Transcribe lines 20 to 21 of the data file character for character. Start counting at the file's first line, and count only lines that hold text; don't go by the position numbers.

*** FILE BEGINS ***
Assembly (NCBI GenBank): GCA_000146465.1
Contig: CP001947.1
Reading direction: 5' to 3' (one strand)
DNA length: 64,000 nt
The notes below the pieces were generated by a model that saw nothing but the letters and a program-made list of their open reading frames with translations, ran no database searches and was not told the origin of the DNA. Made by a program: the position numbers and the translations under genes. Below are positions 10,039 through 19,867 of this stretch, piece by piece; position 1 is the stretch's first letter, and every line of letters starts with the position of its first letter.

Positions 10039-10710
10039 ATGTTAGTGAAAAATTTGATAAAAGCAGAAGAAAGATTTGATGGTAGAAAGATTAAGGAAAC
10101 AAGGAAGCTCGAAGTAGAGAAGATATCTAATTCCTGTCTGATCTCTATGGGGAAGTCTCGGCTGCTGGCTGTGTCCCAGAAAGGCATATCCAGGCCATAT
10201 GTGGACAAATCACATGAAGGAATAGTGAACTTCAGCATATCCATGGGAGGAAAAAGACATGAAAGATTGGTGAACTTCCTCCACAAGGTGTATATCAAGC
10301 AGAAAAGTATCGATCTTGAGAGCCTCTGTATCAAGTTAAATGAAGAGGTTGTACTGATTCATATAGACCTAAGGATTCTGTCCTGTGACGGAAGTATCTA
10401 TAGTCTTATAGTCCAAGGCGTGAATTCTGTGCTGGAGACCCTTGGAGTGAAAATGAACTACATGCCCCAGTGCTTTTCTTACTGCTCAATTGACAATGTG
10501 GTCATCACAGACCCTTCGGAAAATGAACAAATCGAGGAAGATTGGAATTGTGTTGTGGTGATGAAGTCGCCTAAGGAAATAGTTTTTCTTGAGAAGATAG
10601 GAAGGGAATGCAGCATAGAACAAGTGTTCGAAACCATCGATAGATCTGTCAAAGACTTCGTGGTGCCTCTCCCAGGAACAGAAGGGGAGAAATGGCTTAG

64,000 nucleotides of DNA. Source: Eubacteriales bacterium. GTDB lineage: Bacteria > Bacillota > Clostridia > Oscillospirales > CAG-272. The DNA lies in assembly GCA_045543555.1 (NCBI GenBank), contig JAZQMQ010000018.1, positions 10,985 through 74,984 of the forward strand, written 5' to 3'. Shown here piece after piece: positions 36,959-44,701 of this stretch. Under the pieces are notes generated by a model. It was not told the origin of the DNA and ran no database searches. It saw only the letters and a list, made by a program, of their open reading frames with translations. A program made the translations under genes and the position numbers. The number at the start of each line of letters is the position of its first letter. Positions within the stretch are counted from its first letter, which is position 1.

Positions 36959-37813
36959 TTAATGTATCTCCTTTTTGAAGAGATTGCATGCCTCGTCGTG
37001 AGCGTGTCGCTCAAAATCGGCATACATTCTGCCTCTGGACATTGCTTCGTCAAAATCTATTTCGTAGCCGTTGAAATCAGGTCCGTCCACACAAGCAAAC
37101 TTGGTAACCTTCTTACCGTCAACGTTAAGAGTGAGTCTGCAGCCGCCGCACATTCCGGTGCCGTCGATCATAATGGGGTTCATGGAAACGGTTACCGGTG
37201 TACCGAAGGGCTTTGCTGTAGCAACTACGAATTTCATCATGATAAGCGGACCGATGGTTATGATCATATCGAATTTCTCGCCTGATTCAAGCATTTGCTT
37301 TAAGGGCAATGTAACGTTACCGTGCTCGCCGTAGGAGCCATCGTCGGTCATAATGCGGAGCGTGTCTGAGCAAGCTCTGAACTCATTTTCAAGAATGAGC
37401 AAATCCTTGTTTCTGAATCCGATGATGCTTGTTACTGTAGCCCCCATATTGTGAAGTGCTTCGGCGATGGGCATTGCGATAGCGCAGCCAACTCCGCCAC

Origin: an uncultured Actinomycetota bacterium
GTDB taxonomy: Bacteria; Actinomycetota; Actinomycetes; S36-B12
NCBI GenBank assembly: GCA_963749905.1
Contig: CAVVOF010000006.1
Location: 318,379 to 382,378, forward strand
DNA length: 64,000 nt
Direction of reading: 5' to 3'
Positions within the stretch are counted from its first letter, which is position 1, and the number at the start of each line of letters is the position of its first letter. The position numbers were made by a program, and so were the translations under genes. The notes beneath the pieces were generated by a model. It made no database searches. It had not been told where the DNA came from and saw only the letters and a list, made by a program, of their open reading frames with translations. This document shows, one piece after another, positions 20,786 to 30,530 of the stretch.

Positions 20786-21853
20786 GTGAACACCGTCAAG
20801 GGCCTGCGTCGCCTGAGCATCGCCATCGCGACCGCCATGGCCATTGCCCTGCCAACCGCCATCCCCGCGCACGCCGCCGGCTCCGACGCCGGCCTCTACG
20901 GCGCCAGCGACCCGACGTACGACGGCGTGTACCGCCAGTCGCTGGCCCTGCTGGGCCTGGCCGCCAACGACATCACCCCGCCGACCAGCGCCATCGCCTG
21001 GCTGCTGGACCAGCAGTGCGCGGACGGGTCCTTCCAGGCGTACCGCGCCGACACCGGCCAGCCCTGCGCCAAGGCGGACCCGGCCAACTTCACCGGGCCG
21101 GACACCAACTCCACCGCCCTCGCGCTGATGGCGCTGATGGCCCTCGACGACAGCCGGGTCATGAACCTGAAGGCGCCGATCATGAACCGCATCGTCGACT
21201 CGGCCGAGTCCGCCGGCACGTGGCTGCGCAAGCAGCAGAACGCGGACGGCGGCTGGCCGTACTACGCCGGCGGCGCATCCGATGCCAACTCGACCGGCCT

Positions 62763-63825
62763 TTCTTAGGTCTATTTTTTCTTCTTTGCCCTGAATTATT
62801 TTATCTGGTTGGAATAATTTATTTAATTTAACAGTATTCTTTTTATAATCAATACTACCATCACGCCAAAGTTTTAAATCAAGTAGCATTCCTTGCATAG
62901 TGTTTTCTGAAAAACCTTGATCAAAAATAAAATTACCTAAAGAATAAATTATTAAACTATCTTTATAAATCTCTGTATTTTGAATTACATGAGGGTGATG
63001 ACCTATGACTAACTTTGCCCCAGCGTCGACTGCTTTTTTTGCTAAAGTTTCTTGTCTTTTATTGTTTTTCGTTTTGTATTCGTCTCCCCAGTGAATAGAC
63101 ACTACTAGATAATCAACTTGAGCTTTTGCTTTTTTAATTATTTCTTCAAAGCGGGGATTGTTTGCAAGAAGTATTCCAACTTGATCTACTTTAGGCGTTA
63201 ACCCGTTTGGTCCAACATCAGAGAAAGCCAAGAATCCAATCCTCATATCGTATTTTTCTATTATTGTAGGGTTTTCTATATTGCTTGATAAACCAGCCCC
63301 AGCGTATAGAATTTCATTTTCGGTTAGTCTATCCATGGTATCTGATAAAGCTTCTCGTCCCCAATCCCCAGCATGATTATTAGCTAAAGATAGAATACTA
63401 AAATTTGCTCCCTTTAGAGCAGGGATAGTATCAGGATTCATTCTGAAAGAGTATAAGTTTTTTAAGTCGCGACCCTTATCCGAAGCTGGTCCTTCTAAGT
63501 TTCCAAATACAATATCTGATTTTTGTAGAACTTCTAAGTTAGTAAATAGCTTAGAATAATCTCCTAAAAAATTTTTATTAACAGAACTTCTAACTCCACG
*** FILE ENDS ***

37301 TAAGGGCAATGTAACGTTACCGTGCTCGCCGTAGGAGCCATCGTCGGTCATAATGCGGAGCGTGTCTGAGCAAGCTCTGAACTCATTTTCAAGAATGAGC
37401 AAATCCTTGTTTCTGAATCCGATGATGCTTGTTACTGTAGCCCCCATATTGTGAAGTGCTTCGGCGATGGGCATTGCGATAGCGCAGCCAACTCCGCCAC